There are some limitations related to the vignette approach, which are important to acknowledge. It is possible that the vignette methodology may not accurately reflect the extent to which patients learn to cope with and adjust to their disease. Vignettes can also lead people to overly focus on certain aspects of the description, could place undue weight on a specific descriptor, and may also pick up health effects not covered in a generic measure. For example, our states make reference to libido and sexual functioning, which are not mentioned in the EQ-5D-5L. Furthermore, the method of employing health state vignettes to elicit utilities has been criticised, partly because it is difficult to confirm the validity of the health states themselves [31]. The utilities derived from studies using this methodology rely heavily upon the accuracy of the descriptions developed and could be subject to bias.

In the current study, we aimed to maximise validity by using multiple sources of information such as information from the literature as well as from patient and clinician information interviews. The states also describe the main aspects of HRQL rather than solely focussing on prostate cancer-specific issues. Future research could be designed to measure HRQL using a standardised measure like EQ-5D-5L. However, it is worth considering that collecting HRQL data from patients experiencing severe grade 3–4 AEs, which may have an acute onset and could lead to hospitalisation, would be methodologically very challenging. The vignette methodology represents an alternative method for estimating the disutility of such difficult to assess health states.

Although it is generally recommended to use utilities from a single source for a given cost-effectiveness analysis, the methods used in this study have been used in others, so utilities for other health states are likely available. Future meta-analytic methods could be used to combine all reported published utilities and this paper could contribute to such an analysis. This study utilised the TTO method as preferred means of eliciting societal utility values; however, caution may be warranted when comparing utilities derived through TTO vs. other methods, such as standard gamble, since different valuation methods may elicit different utility values.

Comparison of our sample characteristics with available population data suggests it was broadly representative, although potentially over-represented younger people, females, those with higher education, non-white ethnic groups, and those in relatively good health. The available population demographic data were for England and Wales, whereas our study sample was drawn from England and Scotland. The additional GEE model we ran to test and adjust for participant’s age, gender, and EQ-5D index score as potential explanatory sample variables yielded the same estimate values for the AEs as the unadjusted model, which increases confidence in the limited influence of these sample characteristics.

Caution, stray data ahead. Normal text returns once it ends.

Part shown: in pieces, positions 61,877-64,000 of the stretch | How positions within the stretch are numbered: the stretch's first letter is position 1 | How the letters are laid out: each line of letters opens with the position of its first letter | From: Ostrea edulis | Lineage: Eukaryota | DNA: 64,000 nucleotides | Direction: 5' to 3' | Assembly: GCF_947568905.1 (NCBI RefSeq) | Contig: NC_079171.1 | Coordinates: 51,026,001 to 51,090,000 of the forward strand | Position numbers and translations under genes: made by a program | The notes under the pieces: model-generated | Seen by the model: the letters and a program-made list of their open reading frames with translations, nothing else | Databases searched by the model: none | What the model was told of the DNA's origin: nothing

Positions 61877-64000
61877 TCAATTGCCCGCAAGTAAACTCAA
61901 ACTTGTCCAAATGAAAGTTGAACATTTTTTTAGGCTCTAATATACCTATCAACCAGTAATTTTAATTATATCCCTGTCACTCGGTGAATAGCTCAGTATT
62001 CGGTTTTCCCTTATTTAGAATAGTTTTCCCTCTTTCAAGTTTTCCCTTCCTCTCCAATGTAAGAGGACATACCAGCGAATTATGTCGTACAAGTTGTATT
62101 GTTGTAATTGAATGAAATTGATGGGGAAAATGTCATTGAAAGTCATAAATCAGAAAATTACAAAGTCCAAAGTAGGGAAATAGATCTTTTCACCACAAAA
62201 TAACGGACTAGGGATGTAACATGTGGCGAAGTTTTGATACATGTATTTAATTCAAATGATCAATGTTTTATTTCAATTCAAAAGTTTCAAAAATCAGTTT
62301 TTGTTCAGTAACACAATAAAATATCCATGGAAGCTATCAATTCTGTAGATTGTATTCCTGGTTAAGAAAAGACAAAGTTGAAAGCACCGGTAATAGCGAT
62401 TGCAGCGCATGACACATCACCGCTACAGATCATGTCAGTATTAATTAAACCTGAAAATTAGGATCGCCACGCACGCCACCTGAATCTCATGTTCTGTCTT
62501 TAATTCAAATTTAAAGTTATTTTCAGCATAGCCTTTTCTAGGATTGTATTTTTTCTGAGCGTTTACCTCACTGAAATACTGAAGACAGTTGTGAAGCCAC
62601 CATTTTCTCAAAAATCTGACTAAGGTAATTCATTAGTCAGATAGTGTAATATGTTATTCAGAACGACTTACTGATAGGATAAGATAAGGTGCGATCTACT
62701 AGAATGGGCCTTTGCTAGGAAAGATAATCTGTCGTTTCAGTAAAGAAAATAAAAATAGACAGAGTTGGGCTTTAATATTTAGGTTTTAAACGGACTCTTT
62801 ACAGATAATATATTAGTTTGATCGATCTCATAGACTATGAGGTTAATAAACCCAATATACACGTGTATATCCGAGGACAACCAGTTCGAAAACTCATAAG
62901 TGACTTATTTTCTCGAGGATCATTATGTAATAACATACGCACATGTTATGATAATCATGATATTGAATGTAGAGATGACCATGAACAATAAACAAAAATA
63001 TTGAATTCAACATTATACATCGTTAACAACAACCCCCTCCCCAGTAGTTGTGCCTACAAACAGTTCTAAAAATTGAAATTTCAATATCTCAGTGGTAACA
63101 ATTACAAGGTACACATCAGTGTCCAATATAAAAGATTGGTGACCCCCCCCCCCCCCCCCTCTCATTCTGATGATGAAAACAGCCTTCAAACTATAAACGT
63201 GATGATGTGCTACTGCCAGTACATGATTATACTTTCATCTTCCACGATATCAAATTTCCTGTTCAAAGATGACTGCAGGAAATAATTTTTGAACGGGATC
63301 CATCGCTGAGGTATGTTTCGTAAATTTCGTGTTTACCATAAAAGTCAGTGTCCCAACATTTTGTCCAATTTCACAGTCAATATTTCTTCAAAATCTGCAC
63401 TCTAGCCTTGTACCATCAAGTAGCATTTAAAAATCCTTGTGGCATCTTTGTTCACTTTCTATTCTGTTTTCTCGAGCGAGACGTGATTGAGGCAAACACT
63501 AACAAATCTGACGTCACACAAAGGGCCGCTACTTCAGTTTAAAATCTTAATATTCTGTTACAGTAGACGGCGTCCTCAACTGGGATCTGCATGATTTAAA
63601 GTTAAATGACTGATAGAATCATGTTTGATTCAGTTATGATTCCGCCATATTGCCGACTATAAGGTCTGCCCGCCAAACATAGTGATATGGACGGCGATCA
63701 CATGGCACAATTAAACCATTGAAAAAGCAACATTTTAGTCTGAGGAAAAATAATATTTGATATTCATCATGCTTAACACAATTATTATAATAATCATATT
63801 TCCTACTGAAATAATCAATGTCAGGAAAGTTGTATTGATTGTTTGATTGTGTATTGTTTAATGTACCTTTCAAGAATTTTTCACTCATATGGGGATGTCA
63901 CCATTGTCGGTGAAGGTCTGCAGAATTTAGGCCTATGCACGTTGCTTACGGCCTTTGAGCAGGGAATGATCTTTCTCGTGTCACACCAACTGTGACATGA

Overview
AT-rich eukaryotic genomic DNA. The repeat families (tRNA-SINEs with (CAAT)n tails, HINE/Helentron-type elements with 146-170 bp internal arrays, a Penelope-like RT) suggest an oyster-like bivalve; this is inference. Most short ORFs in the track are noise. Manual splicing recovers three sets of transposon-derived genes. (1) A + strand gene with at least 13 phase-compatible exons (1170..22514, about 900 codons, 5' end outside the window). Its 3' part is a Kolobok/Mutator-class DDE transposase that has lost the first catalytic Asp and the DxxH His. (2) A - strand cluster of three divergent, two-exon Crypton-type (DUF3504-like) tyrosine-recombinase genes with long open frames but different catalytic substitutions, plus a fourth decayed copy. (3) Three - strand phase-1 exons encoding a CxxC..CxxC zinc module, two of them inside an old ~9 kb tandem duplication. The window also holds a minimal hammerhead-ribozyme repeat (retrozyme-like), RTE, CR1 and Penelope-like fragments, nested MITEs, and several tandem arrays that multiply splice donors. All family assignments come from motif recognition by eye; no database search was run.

Conclusion

The study provides useful information on utility values for late-stage prostate cancer and the disutility of grade 3–4 AEs associated with two common treatments. These values provide insight into the perception of common side effects associated with the treatment of metastatic prostate cancer; they highlight the potential impact such events could have on patients’ HRQL and the importance of taking this into account in cost-effectiveness evaluation of treatments. These are the first set of AE disutilities to be generated for docetaxel in the mHSPC setting and may also be used to support economic evaluations of future treatments in mHSPC.

Notes

Acknowledgements

The authors thank Tackle Prostate Cancer, the men with mHSPC, clinical experts, and members of the general public who participated in this study. The authors also thank Isabelle Girod, Lee Deavy, and Paul Swinburn for their contributions to the design and conduct of this study.

Funding

This study was funded by Janssen Cilag.

Compliance with ethical standards

Conflict of interest

FH, CK, JP, and TI are employees of Janssen Cilag. HdF, SL, TPP, employees of Mapi, and MH, employee of Mapi at the time the study was conducted, were paid consultants to Janssen Cilag. BN and AJL were external paid consultants to Mapi.

Ethical approval

All procedures performed in studies involving human participants were in accordance with the ethical standards of the institutional and/or national research committee and with the 1964 Helsinki declaration and its later amendments or comparable ethical standards. Ethics approval for the valuation study was granted by the US Salus Institutional Review Board (Austin, TX, registration numbers IRB00006833 (Board 1), IRB00006834 (Board 2), and IRB00009473 (Board 3)).

Informed consent

Written informed consent was obtained from all individual participants included in the study.

Supplementary material

11136_2019_2117_MOESM1_ESM.docx (44 kb)
Supplementary material 1 (DOCX 44 KB)

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Copyright information

© The Author(s) 2019

OpenAccessThis article is distributed under the terms of the Creative Commons Attribution 4.0 International License (http://creativecommons.org/licenses/by/4.0/), which permits unrestricted use, distribution, and reproduction in any medium, provided you give appropriate credit to the original author(s) and the source, provide a link to the Creative Commons license, and indicate if changes were made.

Authors and Affiliations

  • F. Hall
    • 1
    Email author
  • H. M. de Freitas
    • 2
  • C. Kerr
    • 1
  • T. Ito
    • 3
  • B. Nafees
    • 4
  • A. J. Lloyd
    • 5
  • J. Penton
    • 1
  • M. Hadi
    • 2
  • S. Lanar
    • 6
  • T. P. Pham
    • 7
  1. 1.Janssen UKHigh WycombeUK
  2. 2.Patient Centered Sciences, MapiLondonUK
  3. 3.Janssen EMEAHigh WycombeUK
  4. 4.Nafees Consulting LtdLondonUK
  5. 5.Acaster Lloyd Consulting LtdLondonUK
  6. 6.Patient Centered Sciences, MapiLyonFrance
  7. 7.Patient Centered Sciences, MapiBostonUSA